It's quite a nice show. It's charming and has things to say, although it also has peculiarities.
Makoto's parents are going abroad for work, so they're sending him to live with his aunt, Meme. She lives alone. He's imagining a quiet life. Little does he know that Meme has an extremely strange daughter, Erio, who never leaves her futon, let alone the house, and whose existence isn't openly acknowledged even by her own mother.
More girls will appear, but they're all weird and/or childish. Makoto is the show's straight man and his thoughts give us a running commentary, as often from a Studio Shaft anime. The only female cast member who seems to have a double-digit mental age is the one who walks around town in outrageous cosplay outfits. (It's wacky. She'll turn herself into a fish with legs, or a white sphere, or a whale.)
The show's about quite a few things, but its more prominent themes include fantasies, dreams and giving up. Erio thinks she's an alien. Meme never stops flirting with Makoto and implying that he's madly in lust with her. Maekawa is addicted to cosplay. The late-arriving Yashiro wears a spacesuit, also claims to be an alien and might, possibly, actually be one. The evidence is inconclusive, but it's enough to challenge the deadpan, dream-crushing Makoto, who has a normal perspective on everything and gives up on things. He'd call it being realistic. He tries to cure Erio's delusions and prove that she's not an alien in ep.3, which struck me as alarming and potentially damaging but ended up being sort of magnificent. (In a suicidal way. He ends up in hospital.)
I liked the baseball subplot. There's an important annual game between the local town and country teams, where the winners can choose this year's site for a festival. In other words, this game matters. (To the players and local stall-holders, anyway.) Makoto lets himself get talked into playing weekly baseball games that are, in effect, a season-long build-up for that big final. He's not very good. He's not achieving anything. That's not unlike the situation that led him to give up on soccer as a child. He sticks with it, though, in an arc that builds up to a pretty cool climax in ep.12.
At the same time, though, this is based on a light novel series. We have a male protagonist and a harem of girls who like him, although Makoto certainly wouldn't see it like that. Who will our hero end up with? Answer: it's left up in the air, so you're free to assume whatever you like. As an array of romantic leads, though, they're odd. In descending order of immaturity, we have:
1. ERIO = who's so simple-minded and abnormal that it's tempting to conclude that there's something wrong with her. (Possibly some form of autism.) When the series begins, she's a severe hikikomori who's in denial of her own humanity and walks around wrapped in a futon. Imagine a sausage roll with legs. When she unwraps, though, she's beautiful and will sometimes wear clothes that subtly suggest she doesn't understand modesty (and that she has an irresponsible mother). Genre formula would suggest that she's the one who'll end up with Makoto, on whom she becomes dependent, but who knows?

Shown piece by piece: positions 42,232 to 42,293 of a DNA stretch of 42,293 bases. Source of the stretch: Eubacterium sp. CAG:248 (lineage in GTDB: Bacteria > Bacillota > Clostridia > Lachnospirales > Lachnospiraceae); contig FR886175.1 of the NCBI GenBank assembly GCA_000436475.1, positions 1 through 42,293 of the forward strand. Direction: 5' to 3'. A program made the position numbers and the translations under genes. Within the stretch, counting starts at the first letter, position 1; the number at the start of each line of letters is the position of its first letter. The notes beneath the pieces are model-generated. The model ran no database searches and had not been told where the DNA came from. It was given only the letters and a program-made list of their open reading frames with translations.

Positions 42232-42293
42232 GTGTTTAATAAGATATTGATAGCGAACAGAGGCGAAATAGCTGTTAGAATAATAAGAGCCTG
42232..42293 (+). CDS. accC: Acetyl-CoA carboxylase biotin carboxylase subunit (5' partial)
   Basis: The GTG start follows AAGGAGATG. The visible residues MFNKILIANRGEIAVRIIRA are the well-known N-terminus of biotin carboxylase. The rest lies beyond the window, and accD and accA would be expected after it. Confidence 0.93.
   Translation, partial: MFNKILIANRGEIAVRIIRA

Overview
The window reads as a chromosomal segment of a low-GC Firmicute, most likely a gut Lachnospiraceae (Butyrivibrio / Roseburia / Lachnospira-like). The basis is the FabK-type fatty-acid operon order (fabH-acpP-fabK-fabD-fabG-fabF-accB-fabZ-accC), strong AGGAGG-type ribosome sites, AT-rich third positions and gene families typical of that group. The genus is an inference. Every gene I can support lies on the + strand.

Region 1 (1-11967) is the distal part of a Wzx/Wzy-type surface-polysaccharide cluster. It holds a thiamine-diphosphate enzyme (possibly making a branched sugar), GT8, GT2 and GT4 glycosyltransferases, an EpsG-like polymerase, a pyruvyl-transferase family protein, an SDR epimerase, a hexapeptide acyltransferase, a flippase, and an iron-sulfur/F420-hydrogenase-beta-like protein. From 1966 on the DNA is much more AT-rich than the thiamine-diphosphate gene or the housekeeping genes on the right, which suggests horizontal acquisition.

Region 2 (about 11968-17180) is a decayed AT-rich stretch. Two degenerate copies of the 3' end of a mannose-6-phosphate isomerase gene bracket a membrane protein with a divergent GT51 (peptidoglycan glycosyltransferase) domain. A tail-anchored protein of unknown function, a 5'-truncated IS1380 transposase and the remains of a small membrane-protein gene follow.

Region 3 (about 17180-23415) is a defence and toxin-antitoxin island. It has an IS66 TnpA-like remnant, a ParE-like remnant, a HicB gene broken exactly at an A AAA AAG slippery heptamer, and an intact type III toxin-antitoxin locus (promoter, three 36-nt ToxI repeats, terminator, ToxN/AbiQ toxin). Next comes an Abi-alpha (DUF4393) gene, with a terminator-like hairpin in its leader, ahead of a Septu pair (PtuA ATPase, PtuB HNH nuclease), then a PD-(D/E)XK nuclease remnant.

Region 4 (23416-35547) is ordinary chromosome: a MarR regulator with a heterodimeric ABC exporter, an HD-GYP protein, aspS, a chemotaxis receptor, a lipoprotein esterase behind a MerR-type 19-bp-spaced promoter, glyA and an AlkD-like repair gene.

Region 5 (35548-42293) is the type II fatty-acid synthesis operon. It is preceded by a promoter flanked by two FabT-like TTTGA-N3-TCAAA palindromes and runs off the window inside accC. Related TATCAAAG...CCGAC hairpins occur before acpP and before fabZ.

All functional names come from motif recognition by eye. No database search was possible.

2. RYUUKO = Erio's main romantic rival. Energetic, incoherent and never thinks about what she says. Like an eight-year-old in a teenager's body. She's nice, though.
3. YASHIRO = not in the romantic race, but definitely fits into the pattern of mad female characters. Might actually be a child, which would explain a lot. (This is anime. It's hard to tell anyone's age.) The only thing that might explain her eccentricity is the possibility that her deranged pronouncements are true.
4. MEME = has her 40th birthday in ep.5, but acts like a dizzy airhead and often seems to be trying to initiate sex with Makoto. He always brushes her off without a thought, although it's unclear why. (Age gap, yes, theoretically, but her character design is extremely young-looking and she's by far the show's sexiest character.) Makoto regards her mental age as six. Some of her loopy behaviour is deliberate and underneath it all she's thoughtful and intelligent, but how much does someone have to act like an idiot before you're forced to conclude that they really are one? One might also question her parenting choices.
5. MAEKAWA = refreshingly and astonishingly, she's sensible. You can have an intelligent conversation with her, if you don't mind her midnight cosplay excursions or the fact that she'll get dizzy and faint if she holds her arms above her head for ten seconds.
It's an interesting, mildly strange series. (It's also set in Nagoya. There are scenes that I'm convinced are based on places within walking distance of where I lived.) I quite enjoyed it, but I don't know if I'll ever rewatch it. You'd have to examine the show carefully to see what its story arc is, or indeed whether it has one. It progresses more in terms of character growth and thematic exploration than in actual plot. Also, Makoto's inner commentary makes it feel slightly distant and self-aware. It's likeable, though. Sometimes it's funny. I'd give it a tentative recommendation.